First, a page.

'The Guru Business' is now available online here:


on leaving ISKCON
Posted by: ataloss ()
Date: June 15, 2004 11:14PM

I used to live at an ISKCON temple ten years ago. After leaving, another cult came along guised as wanting to help me through the pain and alienation I felt from ISKCON, only they pretended to be political and about social justice.
The problem is that they preyed on very emotionally unstable people who didn't quite fit into the world around them yet from their cult experiences. It scares most people away when you admit to joining a cult. So when someone listens and gives you attention and "picks you up," it is comforting.
It utterly pisses me off that ISKCON would dare to come on a recovery forum to profess their cruel dogma on people who just want to have some balance in thier lives that NO ONE CAN GET FROM A CULT.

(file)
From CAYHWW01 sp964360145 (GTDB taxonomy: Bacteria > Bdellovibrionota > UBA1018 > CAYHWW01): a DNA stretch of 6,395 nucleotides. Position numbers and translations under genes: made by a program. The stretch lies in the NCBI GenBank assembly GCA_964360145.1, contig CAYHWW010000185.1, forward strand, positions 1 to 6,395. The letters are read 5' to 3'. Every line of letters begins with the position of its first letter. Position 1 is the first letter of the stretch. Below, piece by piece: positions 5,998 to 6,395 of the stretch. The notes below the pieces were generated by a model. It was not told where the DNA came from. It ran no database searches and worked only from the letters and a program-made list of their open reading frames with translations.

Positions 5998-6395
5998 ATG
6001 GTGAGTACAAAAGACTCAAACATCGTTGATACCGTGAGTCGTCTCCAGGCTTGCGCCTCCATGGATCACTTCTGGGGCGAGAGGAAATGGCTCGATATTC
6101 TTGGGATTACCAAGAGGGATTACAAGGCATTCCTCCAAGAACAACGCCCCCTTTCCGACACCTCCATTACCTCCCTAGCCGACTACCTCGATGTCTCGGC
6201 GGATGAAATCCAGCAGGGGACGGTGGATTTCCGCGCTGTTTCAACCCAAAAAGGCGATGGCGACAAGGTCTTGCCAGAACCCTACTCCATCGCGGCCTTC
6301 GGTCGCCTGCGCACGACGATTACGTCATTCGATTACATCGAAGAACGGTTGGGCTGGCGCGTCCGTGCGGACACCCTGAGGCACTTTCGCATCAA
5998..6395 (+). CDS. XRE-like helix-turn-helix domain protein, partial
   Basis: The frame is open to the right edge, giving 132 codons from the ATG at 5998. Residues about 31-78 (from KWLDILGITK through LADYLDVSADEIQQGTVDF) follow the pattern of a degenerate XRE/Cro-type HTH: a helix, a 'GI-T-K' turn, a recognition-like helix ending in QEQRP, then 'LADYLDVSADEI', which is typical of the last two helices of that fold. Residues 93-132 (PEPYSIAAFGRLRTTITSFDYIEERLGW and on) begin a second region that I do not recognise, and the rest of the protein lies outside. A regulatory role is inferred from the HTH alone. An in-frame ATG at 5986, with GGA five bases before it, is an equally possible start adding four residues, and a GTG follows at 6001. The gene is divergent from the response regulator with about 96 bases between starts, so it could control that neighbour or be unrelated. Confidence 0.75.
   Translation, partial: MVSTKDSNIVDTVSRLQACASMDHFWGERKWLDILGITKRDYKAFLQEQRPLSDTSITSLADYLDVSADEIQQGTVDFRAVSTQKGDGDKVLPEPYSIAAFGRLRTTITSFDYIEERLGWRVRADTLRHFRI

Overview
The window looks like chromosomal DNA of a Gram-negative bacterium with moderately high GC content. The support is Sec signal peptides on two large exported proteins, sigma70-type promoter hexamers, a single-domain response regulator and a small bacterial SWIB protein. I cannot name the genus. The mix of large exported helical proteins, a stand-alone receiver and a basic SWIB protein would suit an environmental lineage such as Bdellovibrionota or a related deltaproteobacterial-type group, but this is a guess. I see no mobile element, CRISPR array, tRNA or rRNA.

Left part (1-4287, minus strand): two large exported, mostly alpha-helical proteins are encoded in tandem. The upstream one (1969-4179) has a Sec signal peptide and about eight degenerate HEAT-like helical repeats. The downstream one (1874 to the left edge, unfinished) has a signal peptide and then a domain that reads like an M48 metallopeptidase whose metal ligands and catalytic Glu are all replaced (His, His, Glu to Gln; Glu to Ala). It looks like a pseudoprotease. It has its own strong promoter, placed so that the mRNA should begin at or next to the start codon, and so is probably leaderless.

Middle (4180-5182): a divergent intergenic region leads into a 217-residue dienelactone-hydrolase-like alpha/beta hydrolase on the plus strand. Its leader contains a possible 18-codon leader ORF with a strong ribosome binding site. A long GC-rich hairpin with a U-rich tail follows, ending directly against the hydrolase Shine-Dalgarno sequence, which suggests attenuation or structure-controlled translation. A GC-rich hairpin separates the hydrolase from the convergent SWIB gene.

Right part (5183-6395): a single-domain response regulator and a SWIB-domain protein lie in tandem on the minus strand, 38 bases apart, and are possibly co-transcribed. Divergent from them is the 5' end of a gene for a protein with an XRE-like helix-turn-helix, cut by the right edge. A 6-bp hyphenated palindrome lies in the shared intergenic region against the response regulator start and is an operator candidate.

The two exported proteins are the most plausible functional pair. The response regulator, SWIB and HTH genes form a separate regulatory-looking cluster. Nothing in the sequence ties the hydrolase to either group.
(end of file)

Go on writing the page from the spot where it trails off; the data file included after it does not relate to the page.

As someone who is trying to get away from cults, I would strongly urge you to leave this forum and stop trying to manipulate those who need to think for themselves and not be drawn into another mindless drab.
Don't you think you have tortured enough people with your warped reality already? The people on this forum have had enough from the likes of you.
Oh, and so everyone knows Prabhupada said that women have half the brain that men do and that women cannot attain spirituality themselves, they need a man to teach it to them. So don't you dare lie to people and claim that a woman who is dirty for holding a baby or for having a womenly cycle once a month is equal to men in your eyes. If a woman was on her period, would you allow her to serve the dieties? But men are never dirty on their own. You disgust me.

on leaving ISKCON
Posted by: supermonkey ()
Date: June 18, 2004 03:40AM

Out of all the cults the hare krishna people are the only ones I have met who were truthful. what other cult did you join and what did they do to you that hurt you so much?

on leaving ISKCON
Posted by: rrmoderator ()
Date: June 18, 2004 04:06AM


See [www.culteducation.com]

Hare Krishna (ISKCON) has a horrible history of well documented abuse.